Radical: Taking Back Your Faith from the American Dream
I give this relatively short book three stars. It is well-written and says great things, but I get frustrated with how books like this pretend to be saying something new when others have wrestled with the same ideas for centuries, and there are a host of classic books out there addressing the same topic. For whatever reason, David Brooks singled the book out for a column, increasing its readership. This book is now very popular among Southern Baptist churches, having spun off book studies, "Secret Church" movements, etc. even though there is nothing new here-- other than it having been written by a Southern Baptist and not someone from another denomination. There are plenty of contemperaneous works that Platt appears to draw from or have identical ideas. For example, Ron Sider wrote Rich Christians in an Age of Hunger (my review) in 1978. This book is probably considered subversive by many Southern Baptists but it's roughly half of Platt's book. Dallas Willard, A.W. Tozer, and others also wrote several works that make calls (and better arguments) for authentic worship and discipleship than Pratt does. Pratt does not mention these, so a young reader is left with the impression that he's discovered all these ideas on his own from the Bible. I get frustrated with how much praxaeology Southern Baptists rediscover in the 21st century, from Mark Dever's 9 Marks movement on church policy to Platt's Radical.
Platt's exhortation is for Christians to live simpler lives, be more "radical" in their giving and going (to the unreached), and to reclaim the true meaning of discipleship from the modern emphasis on buildings and programs. To his credit, he does cite the work of Elisabeth Elliott and works by or about missionaries of centuries past.
A couple positive takeaways from the book:
Platt affirms people in their vocations, giving the example of a man operating his accounting firm for God's glory and being very influential both in discipling his co-workers and contributing to overseas work.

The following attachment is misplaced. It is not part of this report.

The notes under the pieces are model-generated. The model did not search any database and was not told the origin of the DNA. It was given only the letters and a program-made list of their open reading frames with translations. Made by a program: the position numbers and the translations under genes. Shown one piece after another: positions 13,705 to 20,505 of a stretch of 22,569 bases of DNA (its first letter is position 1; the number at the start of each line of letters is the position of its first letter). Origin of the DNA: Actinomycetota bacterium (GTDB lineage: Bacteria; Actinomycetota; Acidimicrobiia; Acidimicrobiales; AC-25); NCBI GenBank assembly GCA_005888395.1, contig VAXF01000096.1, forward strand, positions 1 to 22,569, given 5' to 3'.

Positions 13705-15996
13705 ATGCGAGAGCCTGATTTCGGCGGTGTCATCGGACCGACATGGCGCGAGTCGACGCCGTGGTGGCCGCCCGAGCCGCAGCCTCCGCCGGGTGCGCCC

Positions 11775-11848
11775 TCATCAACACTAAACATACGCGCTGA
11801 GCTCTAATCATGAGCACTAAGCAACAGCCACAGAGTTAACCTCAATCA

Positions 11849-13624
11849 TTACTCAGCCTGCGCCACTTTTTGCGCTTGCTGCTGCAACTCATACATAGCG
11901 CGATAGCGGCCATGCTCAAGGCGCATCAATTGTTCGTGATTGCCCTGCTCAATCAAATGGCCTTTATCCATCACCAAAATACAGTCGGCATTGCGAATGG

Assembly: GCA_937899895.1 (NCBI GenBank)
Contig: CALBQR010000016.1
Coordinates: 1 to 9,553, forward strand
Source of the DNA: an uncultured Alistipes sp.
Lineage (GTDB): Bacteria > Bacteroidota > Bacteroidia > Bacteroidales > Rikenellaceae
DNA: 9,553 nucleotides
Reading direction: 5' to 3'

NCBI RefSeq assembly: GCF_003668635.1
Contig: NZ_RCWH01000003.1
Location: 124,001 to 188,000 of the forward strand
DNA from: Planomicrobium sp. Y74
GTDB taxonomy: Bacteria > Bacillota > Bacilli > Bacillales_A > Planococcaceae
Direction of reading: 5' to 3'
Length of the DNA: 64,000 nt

He also makes the point that since we are all called to make disciples, discipleship necessitates teaching and modeling. Thus, we are all teachers, teaching is not necessarily a vocational calling to only a few. He encourages all of us to study and learn things as though we are going to teach them later, which is a good lesson to apply to all of life.
A few weaknesses of the book:
Namely the aforementioned lack of original thought. Another weakness is that while the book encourages being in a reproducing community it lacks ideas of the greater power of Christian community (that you can find in other books). Platt doesn't tie the idea of Church community very well in deciding how we spend our money and the types of things we buy, and how we handle ethical issues at work. Platt essentially leaves it up to the individual family to figure out if their house is too big or their giving not radical enough rather than among a community of believers in accountability with one another as we saw in Acts.
I'm struck by the number of churches who are actively promoting or studying this book, but the changes in their attitude toward buildings and programs seem only changed at the margin-- if at all. Platt would set a high standard to whether a church should focus its resources on its weekly services or increasing its numbers or instead focus on discipleship and giving to the poor.
In all, 3 stars out of 5. There are a host of other, more complete, books I'd recommend before this one.